Ryan Sweeney is the owner of Localize Farm, a hydroponic farm that grows herbs in Minneapolis, Minnesota.
There’s a lot of advice out there for farmers (you can see a bunch of modern farmer tips here) and Ryan’s experience has taught him a lot of lessons. One tip that Ryan always gives to new farmers is to understand their distribution model.
Whether you’re delivering live towers to your customers or packaging microgreens in smoothie cups, your distribution model deeply influences the financials of your operations.
The logistics surrounding the packaging and delivery of food is just as important a part of the product life cycle as actually growing the crops! New farmers should be completely familiar with how their food will be distributed and the numbers surrounding the process.
Choosing a distribution model
Theres no one-size-fits-all distribution model, since all markets have slightly different opportunities. Farm location, manpower, crop choice, market type, and customer type will all influence the convenience and costs of your distribution model. Choose one that balances the needs of your customer with the needs of your process.
Ryan sells packaged herbs directly to stores without a distributor. This model has worked well for Localize at their size, though the distribution model may evolve as Localize grows. They may take on more accounts and need an account manager or middle man to help them get the produce where it needs to go.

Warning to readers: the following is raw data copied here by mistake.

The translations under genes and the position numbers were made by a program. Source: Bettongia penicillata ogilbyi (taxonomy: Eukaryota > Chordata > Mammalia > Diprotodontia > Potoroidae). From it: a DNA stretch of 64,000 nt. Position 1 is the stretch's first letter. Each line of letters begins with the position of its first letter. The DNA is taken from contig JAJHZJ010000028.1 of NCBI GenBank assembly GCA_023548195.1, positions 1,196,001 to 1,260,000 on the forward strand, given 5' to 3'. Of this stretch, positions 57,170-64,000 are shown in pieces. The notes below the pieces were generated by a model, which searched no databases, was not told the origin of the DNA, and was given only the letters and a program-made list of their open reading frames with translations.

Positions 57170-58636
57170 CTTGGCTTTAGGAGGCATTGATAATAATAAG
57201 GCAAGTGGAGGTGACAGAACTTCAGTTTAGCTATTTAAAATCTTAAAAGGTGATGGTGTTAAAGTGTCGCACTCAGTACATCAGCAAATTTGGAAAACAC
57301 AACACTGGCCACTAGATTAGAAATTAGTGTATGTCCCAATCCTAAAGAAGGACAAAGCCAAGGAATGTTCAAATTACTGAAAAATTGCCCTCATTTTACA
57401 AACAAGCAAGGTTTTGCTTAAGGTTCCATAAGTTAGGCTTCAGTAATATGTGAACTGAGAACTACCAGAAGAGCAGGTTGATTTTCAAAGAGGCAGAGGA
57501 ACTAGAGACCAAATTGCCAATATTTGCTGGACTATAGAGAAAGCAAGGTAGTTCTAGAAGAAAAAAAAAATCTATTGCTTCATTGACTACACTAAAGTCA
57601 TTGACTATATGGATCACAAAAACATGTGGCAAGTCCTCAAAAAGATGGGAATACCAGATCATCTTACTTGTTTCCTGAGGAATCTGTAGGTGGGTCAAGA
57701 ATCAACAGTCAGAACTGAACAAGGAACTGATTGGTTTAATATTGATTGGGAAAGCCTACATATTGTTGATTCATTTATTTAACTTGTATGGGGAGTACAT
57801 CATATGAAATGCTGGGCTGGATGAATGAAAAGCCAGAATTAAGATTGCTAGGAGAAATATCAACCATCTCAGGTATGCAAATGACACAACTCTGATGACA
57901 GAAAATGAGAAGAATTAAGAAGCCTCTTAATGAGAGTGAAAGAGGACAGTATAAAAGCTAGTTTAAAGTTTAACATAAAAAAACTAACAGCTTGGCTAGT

Having a carefully planned distribution model helps you control costs and keep delivery consistent. There are tons of options out there like live sales, prepackaging, and everything in between. Don’t be afraid to do something new if it serves your purposes and helps you feed people better!
Like Ryan’s model, yours might require some tweaking as you scale and add accounts.
Learning to sell your produce?
Sales can be a daunting task for farmers. Luckily, farmers just like Ryan have already learned to do it and can help show you the ropes. (For example,Kevin Espiritu just gave his three tips to selling microgreens.)
Another place you can get farm training and tips is Upstart University. Upstart U takes a holistic approach to starting a business; it has courses on business planning, securing funding, choosing a market, designing hydroponic and aquaponic systems, managing a farm, and much more.
You can get a free trial today.
What’s the biggest lesson learned in your first days of farming?
Share your tip with other farmers in the comments below!